4.- The History of Exploration:

As opposed to the Fall of Rome, which covered in the end the complete temporal framework of its topic, this podcast intended to present all humankinds’ history of discovering the world, but stopped after 9 episodes with the explorations of Polybius. A real pity, because the material we have available is very interesting, and I confess I discovered a great deal of information on early Greek and Punic travels to sub-Saharan Africa I was not aware of.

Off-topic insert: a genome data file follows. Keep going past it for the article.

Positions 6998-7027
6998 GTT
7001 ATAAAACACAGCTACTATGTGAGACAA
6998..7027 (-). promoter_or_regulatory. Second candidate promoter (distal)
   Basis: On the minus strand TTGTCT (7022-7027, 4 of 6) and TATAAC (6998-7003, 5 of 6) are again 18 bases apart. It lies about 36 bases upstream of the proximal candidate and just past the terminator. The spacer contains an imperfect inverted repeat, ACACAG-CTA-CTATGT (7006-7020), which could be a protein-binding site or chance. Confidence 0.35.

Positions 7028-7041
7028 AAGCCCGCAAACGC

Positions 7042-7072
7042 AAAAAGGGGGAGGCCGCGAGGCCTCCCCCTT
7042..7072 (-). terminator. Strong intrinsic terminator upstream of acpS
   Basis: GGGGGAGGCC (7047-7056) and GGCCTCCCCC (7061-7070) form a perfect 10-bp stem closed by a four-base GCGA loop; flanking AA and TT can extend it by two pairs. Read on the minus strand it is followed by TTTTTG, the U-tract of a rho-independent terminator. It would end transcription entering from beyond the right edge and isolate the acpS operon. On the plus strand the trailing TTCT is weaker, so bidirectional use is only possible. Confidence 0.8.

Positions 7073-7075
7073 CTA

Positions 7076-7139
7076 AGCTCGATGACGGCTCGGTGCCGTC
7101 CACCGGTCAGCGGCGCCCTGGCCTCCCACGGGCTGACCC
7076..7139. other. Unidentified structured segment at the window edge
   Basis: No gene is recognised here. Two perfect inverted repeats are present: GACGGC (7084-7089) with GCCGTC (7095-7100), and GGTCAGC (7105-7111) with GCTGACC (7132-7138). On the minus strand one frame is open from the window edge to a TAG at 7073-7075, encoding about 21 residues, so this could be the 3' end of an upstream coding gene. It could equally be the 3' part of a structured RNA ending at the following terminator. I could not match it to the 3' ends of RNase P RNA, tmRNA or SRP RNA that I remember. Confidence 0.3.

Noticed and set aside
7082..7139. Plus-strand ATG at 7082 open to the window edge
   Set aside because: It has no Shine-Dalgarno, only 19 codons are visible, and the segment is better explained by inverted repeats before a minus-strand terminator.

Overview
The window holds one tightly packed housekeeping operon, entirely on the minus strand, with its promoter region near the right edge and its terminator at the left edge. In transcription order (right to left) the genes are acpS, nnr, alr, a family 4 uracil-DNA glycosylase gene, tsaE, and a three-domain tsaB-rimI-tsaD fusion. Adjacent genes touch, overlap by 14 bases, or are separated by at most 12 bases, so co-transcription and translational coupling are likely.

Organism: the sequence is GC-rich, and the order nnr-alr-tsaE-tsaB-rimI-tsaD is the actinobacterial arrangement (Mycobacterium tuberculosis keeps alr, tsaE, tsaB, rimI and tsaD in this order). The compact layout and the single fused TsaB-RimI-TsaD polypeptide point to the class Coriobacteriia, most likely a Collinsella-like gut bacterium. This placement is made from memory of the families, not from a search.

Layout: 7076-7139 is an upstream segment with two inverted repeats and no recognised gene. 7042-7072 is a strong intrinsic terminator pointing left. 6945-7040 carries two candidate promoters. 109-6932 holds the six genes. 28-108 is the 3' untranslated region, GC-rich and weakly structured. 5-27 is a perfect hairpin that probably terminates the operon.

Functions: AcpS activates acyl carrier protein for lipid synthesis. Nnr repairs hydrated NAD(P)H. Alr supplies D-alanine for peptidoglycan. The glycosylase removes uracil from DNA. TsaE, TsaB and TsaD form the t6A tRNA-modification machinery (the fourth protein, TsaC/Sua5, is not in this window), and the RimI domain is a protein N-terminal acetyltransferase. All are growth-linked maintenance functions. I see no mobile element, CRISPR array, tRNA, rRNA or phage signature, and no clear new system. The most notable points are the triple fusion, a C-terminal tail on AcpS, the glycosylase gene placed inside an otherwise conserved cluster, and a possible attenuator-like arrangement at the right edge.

5.- This is not exactly a podcast in archaeology. Well, it is not at all. But due to my research with divers I presume I cannot avoid including it here. The idea of the podcast is rather simple: to interview for about an hour very big names in the sport of freediving. It is very interesting to me, as an amateur freediver who got into the sport as a way of exploring a research topic, to find all the different ways of facing freediving, from pure sport/competition/results based mentality to something that, sometimes, gets very close to a spiritual movement. For me it is fascinating how an activity practiced all around the world and across time for, mostly, harvesting the sea, has become at the same time a hypermetric sport and a new age-influenced movement. Perhaps this podcast is too specific for anybody not interested in the sport, but I can assure you that it is a more fascinating topic that you may think at first!